Book Review: Grave Mercy by Robin LaFevers

Grave Mercy by Robin LaFevers is the first book in a new young adult series, His Fair Assassin. The main character is seventeen-year-old Ismea, who has been feared and shamed her entire life because of scars she bears from her mothers attempt to abort her. She escapes an arranged marriage and dedicates her life to the god, or saint, Mortain who rules death. The convent that takes her in and trains her requires complete obedience, but her skills and safety of the convent helps Ismae grow and thrive. During her third assignment, she discovers that the outside world is much more complicated than she had ever imagined. She finds herself under prepared as she tries to protect the duchess, and the country, amid traitors and plots that seem to become even more tangled as she loses her heart to her partner, and potential target for death. 

Lets start with the obviously fantastic reason everyone is interested by this book, assassin nuns. It could not be anything other than awesome. Ismea is saved from being further beaten, and most likely killed, by the man her father sold her to as a wife by a local priests and hedge witch that follow the old ways. She is taught to kill, to serve a dark god or saint and to protect her country. She learns to obey, and in turn to question the orders and plots that are driving her hands in death. Ismea becomes a strong, smart woman. Her partnership with Duval is far from insta-love, and develops slowly and will the appropriate amount of doubt and mistrust. However, I will say that I was occasionally annoyed with her jumping and being startled every time he touched her or looked at her a certain way. The court intrigue was well done, and held some surprises for me. I fully expected some of the players to be exactly who they turned out to be, but I was glad to find a couple unexpected twists and turns.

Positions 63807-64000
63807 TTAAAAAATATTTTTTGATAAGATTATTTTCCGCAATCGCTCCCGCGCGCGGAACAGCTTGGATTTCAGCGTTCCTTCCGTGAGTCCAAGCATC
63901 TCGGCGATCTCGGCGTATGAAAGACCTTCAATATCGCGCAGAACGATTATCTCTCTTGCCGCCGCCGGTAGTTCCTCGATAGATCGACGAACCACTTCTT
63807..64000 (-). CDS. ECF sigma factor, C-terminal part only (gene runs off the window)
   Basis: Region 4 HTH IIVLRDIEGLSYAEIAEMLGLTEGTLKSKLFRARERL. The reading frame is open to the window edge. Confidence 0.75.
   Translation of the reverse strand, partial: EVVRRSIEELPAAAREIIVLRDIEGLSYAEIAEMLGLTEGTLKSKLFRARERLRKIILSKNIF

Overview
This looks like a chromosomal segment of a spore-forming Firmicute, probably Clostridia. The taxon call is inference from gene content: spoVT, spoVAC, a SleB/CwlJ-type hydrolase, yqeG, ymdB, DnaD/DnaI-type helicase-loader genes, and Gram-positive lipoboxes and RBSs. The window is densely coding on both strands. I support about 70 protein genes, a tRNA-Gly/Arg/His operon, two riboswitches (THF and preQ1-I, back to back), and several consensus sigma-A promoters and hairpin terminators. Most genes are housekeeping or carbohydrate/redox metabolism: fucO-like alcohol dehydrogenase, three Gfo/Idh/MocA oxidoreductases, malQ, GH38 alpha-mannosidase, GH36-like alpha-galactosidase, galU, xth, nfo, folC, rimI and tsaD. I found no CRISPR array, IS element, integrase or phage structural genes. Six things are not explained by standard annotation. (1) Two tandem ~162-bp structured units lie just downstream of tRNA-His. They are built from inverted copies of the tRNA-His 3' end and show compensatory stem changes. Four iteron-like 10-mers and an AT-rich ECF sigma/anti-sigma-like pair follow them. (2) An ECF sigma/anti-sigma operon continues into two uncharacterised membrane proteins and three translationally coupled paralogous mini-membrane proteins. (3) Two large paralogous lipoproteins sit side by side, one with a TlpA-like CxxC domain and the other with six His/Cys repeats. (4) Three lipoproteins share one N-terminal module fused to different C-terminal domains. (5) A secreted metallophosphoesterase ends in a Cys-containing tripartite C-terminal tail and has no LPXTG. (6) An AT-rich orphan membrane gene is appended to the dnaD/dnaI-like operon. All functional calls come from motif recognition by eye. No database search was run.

I recommend Grave Mercy to fans of historical fiction, court intrigue, and heroines that take charge of their destiny. There are some mystical elements and significant romance, but neither overwhelms the historical mystery that carries throughout the story. Some might be worried about the mystic elements or take on religion. I think most interested in the book, especially by the thought of assassin nuns, will be just fine. Those that are offended by the very idea of old gods and the way pagan religions were transformed to be part of Christianity through force, and the idea that the pagan community could have had (or still have) some things right, might want to skip it. But I think that anyone reading the reviews for any reason other than to be offended, will enjoy the book.
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